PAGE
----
The data pertaining to the effect of different mulches on saturated hydraulic conductivity of soil after harvest of broccoli crop are presented in Table 9. Pooled data showed that mulch had significant effect on saturated hydraulic conductivity of soil. The initial saturated hydraulic conductivity of the experimental field was 0.20 cm hr-1. The mean maximum value of 0.54 cm hr-1 hydraulic conductivity was observed in T4 followed by T3 (0.46 cm hr-1) and minimum of 0.20 cm hr-1 was noted in control. However, straw mulch and polythene mulch showed higher mean hydraulic conductivity value over control or no mulching. Mulching increases the soil porosity which in turn led to significant improvement in the saturated hydraulic conductivity. The larger the soil pores, the more water is easily transmitted through the soil. These finding are in good agreement with Dec et al. (2008).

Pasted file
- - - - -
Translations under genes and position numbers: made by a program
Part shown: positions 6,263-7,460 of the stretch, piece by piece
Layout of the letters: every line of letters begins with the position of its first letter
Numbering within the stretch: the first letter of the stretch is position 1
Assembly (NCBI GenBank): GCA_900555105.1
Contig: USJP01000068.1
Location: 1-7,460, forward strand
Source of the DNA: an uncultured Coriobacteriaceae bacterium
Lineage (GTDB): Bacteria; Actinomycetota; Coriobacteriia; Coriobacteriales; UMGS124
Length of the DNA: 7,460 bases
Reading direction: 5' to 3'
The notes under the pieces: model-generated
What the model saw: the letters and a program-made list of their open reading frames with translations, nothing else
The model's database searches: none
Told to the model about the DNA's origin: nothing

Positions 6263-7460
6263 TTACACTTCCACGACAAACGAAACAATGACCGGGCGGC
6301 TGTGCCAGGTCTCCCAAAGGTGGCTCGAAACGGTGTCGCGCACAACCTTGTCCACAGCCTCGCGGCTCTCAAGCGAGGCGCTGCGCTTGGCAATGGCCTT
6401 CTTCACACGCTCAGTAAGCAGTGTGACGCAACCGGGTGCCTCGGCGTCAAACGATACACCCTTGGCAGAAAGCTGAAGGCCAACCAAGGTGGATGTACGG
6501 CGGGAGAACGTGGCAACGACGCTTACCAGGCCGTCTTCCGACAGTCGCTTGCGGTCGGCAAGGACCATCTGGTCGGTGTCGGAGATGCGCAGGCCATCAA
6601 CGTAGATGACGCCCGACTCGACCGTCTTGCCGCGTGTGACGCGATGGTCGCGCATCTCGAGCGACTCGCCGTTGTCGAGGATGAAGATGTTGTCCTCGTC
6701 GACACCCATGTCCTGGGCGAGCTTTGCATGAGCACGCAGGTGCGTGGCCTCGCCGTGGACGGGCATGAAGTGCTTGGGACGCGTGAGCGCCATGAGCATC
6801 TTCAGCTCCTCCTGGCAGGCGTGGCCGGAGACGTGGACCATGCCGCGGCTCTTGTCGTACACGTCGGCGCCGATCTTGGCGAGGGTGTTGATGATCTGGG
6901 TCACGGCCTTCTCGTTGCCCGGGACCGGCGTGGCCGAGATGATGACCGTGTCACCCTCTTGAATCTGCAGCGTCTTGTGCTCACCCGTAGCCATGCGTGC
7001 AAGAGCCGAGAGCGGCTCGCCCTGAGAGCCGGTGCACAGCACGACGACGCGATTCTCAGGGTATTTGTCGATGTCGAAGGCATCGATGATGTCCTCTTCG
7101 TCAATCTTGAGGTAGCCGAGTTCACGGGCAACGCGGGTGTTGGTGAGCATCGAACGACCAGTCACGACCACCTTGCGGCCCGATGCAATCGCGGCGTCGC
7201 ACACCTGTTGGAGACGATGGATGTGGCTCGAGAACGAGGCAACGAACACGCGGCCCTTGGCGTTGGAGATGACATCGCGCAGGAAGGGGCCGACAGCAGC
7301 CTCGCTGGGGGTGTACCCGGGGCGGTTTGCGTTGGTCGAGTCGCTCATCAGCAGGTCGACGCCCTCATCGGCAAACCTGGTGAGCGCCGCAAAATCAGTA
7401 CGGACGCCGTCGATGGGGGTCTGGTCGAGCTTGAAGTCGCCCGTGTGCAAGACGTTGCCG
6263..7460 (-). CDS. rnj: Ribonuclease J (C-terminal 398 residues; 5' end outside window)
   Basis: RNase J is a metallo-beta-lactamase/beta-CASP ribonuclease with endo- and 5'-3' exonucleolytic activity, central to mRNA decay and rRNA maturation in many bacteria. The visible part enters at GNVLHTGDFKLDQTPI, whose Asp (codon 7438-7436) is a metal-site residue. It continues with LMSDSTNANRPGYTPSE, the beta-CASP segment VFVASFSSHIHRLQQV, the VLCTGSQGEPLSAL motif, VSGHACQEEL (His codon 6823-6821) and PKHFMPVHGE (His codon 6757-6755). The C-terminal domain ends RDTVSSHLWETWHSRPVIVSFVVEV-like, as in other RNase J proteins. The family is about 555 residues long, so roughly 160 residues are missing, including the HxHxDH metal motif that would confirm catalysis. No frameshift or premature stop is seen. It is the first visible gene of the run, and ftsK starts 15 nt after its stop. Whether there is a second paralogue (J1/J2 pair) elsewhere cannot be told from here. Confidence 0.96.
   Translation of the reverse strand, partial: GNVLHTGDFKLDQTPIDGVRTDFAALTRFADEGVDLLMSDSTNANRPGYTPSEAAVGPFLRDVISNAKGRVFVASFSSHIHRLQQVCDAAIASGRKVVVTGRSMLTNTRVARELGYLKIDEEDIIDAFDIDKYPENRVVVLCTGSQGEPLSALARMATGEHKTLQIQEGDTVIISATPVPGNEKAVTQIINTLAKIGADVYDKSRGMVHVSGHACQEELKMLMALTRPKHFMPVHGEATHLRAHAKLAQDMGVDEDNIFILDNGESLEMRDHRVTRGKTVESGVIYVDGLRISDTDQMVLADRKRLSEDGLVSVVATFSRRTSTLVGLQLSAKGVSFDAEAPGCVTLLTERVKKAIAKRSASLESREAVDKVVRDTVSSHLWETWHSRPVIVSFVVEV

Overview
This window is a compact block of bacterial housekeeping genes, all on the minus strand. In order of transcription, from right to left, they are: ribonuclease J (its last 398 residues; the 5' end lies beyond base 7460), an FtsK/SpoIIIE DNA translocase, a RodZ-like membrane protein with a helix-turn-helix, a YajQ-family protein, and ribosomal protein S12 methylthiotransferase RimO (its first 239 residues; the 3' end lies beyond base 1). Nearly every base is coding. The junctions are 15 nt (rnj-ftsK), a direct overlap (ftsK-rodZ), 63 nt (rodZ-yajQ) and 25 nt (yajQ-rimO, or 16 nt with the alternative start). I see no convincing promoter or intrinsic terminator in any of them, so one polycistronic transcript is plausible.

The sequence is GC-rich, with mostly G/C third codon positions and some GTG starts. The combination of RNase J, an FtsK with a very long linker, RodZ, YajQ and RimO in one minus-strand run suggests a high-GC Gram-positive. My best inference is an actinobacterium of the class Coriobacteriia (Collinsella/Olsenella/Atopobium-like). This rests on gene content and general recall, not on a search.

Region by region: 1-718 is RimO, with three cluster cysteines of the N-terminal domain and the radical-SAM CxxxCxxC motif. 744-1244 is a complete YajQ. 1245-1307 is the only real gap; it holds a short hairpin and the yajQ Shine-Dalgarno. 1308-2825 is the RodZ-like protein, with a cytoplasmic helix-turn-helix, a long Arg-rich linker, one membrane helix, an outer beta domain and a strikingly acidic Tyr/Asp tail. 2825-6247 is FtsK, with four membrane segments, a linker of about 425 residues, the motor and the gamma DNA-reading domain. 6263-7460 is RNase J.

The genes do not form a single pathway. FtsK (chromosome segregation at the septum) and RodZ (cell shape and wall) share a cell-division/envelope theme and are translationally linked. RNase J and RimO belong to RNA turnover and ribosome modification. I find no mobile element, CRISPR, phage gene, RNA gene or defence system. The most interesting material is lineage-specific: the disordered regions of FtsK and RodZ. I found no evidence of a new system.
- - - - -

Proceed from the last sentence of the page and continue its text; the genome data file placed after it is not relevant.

Bulk density (BD) of experimental soil was significantly influenced by different mulching materials (Table 9).